The fact that periods of both recovery and relapse mark addiction makes it a lot like other diseases such as diabetes or hypertension. These are both lifelong diseases that have to be managed on a regular basis. The symptoms of a disease are likely to return if you don't follow your prescribed treatment plan. When you go back to managing your disease the way you’re supposed to, those symptoms will improve or disappear altogether.

Why addiction might not be a disease

You should also consider the factors that make people argue against defining addiction as a disease. Firstly, addiction is not transmissible or contagious. It is also not autoimmune, hereditary, or degenerative. And one could say that addiction is self-inflicted, meaning that a person actually gives the condition to themselves. The people who believe in this way of thinking focus more on the social and environmental factors that contribute to addiction.

Although these are different schools of thought, it's difficult to argue with certain aspects of each. It is true that misusing or abusing drugs for the first time is a voluntary choice for most people. But it's also true that they didn’t choose to ruin their health, relationships, and other areas of their lives. *Please note that misuse does not refer to people using drugs as per a valid prescription.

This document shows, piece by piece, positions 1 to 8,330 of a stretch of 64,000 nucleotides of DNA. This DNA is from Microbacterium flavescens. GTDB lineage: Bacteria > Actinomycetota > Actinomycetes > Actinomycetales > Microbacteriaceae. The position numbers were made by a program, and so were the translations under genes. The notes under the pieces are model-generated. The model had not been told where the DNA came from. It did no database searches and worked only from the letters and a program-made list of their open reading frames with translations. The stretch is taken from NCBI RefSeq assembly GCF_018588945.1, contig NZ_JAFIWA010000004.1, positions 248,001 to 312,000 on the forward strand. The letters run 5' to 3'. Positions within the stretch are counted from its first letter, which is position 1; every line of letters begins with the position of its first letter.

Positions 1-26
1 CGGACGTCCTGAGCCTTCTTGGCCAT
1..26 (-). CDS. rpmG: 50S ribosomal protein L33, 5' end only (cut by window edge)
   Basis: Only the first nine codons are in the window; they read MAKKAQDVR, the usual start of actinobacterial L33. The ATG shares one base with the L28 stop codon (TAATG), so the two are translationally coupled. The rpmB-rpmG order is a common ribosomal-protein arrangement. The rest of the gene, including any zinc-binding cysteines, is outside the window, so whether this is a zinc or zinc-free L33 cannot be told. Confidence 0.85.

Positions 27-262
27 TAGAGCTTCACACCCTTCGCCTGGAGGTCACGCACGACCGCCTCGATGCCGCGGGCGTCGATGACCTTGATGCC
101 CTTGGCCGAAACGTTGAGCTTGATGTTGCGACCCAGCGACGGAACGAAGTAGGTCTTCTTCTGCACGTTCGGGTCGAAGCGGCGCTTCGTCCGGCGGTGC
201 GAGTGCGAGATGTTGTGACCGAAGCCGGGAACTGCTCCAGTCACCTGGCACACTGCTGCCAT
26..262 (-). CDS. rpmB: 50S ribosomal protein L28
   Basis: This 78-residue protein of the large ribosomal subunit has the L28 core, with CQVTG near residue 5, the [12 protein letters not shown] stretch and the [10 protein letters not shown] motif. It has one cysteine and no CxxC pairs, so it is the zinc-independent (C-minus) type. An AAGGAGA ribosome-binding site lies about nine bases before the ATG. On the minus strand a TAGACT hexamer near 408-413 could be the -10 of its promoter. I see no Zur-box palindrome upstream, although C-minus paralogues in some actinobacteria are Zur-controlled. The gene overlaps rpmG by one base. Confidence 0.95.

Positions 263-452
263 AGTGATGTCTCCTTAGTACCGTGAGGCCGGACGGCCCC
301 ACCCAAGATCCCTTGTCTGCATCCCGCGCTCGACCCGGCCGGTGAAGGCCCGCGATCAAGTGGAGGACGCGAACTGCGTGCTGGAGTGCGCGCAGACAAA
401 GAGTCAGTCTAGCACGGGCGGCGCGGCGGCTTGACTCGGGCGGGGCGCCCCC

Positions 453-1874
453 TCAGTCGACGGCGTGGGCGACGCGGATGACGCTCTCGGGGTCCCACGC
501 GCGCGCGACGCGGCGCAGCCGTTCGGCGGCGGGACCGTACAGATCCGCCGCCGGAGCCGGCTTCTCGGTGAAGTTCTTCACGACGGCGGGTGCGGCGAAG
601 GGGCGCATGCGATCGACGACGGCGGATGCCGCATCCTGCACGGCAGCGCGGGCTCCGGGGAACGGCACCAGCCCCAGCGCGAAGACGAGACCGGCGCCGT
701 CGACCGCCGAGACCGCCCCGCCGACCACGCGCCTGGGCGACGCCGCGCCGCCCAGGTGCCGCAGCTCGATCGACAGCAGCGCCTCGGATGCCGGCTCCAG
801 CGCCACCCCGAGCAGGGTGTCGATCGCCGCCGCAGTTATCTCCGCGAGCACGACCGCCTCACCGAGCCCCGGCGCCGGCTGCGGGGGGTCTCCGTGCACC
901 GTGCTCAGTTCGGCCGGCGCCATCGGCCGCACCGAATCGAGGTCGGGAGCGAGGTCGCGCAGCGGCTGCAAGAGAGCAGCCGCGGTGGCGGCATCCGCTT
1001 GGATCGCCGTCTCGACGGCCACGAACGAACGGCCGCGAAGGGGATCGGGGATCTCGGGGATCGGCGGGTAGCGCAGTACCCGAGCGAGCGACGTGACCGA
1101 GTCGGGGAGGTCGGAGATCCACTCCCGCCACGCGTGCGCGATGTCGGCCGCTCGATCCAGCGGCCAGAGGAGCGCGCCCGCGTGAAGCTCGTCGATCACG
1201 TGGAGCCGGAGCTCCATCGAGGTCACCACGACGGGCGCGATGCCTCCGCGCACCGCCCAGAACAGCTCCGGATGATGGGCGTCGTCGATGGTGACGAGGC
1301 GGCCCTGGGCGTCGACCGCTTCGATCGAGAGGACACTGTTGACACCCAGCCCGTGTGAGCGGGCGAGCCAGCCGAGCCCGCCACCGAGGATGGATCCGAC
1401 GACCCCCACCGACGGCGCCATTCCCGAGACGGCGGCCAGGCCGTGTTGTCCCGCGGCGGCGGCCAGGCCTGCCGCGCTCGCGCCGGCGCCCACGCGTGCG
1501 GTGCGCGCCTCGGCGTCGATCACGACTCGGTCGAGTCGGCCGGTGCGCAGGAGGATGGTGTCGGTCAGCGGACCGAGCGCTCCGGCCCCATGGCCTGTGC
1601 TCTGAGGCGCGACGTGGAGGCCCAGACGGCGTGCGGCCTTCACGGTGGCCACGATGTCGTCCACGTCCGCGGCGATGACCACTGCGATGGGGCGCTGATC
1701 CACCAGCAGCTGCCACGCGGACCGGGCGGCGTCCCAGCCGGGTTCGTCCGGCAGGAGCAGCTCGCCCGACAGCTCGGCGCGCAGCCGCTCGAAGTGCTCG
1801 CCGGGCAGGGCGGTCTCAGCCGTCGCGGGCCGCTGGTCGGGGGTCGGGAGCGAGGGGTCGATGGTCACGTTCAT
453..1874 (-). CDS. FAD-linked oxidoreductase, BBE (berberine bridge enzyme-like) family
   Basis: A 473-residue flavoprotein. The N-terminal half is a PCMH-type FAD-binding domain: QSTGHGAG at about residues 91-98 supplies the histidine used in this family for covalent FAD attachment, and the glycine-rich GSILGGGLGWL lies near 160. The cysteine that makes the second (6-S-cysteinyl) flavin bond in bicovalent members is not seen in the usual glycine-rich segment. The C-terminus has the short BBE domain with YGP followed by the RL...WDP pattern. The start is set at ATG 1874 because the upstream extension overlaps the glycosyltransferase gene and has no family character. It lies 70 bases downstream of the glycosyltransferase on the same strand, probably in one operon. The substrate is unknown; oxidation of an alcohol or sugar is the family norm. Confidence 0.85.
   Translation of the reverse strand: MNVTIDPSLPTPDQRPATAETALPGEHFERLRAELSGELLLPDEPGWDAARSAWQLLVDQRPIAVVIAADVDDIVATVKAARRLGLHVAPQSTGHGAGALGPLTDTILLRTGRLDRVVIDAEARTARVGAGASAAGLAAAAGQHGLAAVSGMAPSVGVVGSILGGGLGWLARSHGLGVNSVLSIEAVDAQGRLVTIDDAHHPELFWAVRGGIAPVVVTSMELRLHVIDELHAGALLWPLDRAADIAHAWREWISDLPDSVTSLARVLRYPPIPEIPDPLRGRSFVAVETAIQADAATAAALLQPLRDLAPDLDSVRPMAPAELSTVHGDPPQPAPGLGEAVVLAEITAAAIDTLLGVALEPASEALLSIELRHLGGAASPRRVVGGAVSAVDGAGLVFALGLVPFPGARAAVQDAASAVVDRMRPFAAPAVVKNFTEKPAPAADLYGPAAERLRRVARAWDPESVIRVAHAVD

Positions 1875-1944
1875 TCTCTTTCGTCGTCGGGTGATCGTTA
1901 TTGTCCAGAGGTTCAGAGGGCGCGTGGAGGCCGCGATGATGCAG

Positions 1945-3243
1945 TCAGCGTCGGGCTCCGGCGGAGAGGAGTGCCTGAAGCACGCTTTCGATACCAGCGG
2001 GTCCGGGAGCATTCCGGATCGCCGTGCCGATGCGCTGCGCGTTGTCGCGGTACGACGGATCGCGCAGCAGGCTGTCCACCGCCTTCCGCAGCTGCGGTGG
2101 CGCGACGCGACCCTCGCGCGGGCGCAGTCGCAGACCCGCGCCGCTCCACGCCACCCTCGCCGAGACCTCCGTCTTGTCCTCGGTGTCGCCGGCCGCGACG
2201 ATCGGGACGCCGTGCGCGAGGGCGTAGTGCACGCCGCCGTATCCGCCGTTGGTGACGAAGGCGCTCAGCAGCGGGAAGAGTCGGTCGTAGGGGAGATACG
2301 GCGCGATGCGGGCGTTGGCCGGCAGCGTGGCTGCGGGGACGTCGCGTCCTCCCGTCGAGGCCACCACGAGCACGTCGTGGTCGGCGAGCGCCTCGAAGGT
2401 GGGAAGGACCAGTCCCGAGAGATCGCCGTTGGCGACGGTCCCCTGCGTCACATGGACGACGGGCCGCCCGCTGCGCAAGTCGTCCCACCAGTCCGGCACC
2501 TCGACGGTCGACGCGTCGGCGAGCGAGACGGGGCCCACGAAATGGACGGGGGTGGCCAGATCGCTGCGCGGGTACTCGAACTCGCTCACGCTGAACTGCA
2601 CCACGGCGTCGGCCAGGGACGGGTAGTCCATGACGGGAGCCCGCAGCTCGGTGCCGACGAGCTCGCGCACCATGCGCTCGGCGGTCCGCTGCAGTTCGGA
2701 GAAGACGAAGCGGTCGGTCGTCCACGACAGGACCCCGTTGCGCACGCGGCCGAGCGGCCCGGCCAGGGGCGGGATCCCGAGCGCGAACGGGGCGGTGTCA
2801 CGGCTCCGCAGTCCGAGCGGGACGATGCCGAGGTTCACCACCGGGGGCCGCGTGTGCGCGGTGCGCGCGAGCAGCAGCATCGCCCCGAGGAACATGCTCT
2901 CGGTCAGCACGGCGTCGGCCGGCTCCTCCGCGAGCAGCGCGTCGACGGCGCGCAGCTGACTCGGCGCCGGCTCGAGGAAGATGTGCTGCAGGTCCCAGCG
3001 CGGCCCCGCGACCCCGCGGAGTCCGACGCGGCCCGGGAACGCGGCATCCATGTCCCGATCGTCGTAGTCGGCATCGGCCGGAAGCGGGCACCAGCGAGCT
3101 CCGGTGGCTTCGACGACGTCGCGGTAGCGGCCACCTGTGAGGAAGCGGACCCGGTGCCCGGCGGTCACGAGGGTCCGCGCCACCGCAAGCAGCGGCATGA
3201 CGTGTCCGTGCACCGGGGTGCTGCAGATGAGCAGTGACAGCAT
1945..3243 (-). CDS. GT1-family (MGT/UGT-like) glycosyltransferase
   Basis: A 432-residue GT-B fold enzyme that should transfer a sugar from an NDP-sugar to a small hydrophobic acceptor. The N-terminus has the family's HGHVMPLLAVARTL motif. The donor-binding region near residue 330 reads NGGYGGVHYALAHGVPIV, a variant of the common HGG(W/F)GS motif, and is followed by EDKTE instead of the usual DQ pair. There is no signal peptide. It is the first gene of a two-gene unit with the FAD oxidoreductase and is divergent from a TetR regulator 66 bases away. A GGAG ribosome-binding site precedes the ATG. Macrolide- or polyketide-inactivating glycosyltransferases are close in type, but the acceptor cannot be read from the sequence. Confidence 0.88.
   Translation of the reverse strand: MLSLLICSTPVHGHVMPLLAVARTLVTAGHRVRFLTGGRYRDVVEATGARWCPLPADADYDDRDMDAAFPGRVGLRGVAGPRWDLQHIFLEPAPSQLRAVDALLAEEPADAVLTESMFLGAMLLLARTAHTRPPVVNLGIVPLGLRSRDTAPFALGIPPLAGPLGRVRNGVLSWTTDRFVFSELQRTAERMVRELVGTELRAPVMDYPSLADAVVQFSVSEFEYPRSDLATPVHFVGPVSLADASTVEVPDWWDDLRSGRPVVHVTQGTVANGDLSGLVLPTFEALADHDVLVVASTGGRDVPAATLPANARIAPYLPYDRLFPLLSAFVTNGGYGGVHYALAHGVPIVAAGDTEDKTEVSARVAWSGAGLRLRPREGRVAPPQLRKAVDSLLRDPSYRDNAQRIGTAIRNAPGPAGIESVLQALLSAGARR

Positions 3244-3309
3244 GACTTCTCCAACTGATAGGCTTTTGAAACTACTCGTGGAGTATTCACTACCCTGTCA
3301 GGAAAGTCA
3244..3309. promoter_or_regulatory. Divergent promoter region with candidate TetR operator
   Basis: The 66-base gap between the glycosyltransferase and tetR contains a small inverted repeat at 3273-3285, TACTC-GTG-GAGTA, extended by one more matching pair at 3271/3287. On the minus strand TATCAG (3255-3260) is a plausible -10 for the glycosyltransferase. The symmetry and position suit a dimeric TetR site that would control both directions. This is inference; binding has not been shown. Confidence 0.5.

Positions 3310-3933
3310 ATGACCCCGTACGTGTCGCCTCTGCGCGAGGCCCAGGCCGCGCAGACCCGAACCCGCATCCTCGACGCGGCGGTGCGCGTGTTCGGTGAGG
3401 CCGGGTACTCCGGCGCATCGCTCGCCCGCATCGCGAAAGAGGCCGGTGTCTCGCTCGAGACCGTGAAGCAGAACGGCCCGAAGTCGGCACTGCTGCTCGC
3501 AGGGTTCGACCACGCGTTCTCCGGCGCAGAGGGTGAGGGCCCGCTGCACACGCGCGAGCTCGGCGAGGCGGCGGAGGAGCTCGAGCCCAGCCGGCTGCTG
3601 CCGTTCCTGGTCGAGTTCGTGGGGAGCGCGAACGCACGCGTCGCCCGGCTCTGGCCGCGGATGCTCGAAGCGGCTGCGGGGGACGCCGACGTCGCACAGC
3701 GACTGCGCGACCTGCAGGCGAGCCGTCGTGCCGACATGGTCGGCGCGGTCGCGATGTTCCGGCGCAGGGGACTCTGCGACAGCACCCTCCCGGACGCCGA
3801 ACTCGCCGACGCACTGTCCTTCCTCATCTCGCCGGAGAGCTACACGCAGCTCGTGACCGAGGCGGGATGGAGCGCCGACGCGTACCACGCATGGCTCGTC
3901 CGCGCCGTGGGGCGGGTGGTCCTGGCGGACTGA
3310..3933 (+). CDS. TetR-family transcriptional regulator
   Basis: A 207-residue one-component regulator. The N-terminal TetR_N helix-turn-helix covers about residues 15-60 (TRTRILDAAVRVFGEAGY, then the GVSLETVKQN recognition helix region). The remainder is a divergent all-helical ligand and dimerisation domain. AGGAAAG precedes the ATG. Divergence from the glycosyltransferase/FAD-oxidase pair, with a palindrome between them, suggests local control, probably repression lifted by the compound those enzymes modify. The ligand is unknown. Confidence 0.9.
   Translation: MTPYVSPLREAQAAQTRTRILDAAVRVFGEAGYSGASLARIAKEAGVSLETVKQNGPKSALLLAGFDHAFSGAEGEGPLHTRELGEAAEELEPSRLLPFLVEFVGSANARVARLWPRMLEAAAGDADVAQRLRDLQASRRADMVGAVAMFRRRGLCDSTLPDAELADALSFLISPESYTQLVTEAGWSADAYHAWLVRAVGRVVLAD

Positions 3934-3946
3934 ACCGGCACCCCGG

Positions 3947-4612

One could say that drug addiction is not really a disease, nor is being an addict totally a choice. Instead, you could say that a drug addict is suffering from a disorder. In fact, that is exactly what the American Psychiatric Association (APA) has done. They adopted the phrase “substance use disorder (SUD)” as a way to describe the problems related to substance abuse that is “compulsive and habitual”. By doing this, they avoid the confusion and stigma surrounding the term addiction.

Getting help for a drug addiction

No matter how you decide to define addiction, or what term you decide to use, the fact is that addiction is an enormous problem affecting millions of people in the U.S. Another fact that can’t be ignored is that many drugs, whether illegal or prescription, are quite addictive. If you or someone you care about is abusing alcohol or other drugs, it is never too late to look for help. Professional treatment is a proven way to effectively address your physical dependence and addiction.

The programs offered by professional treatment centers don’t consider the people who ask for help as addicts. They are individuals who are struggling with a chronic addiction that affects every aspect of their lives. Getting help may be intimidating, but the team at Clean & Sober Recovery Services has many resources designed to make the process as comfortable as possible. So please, contact us today.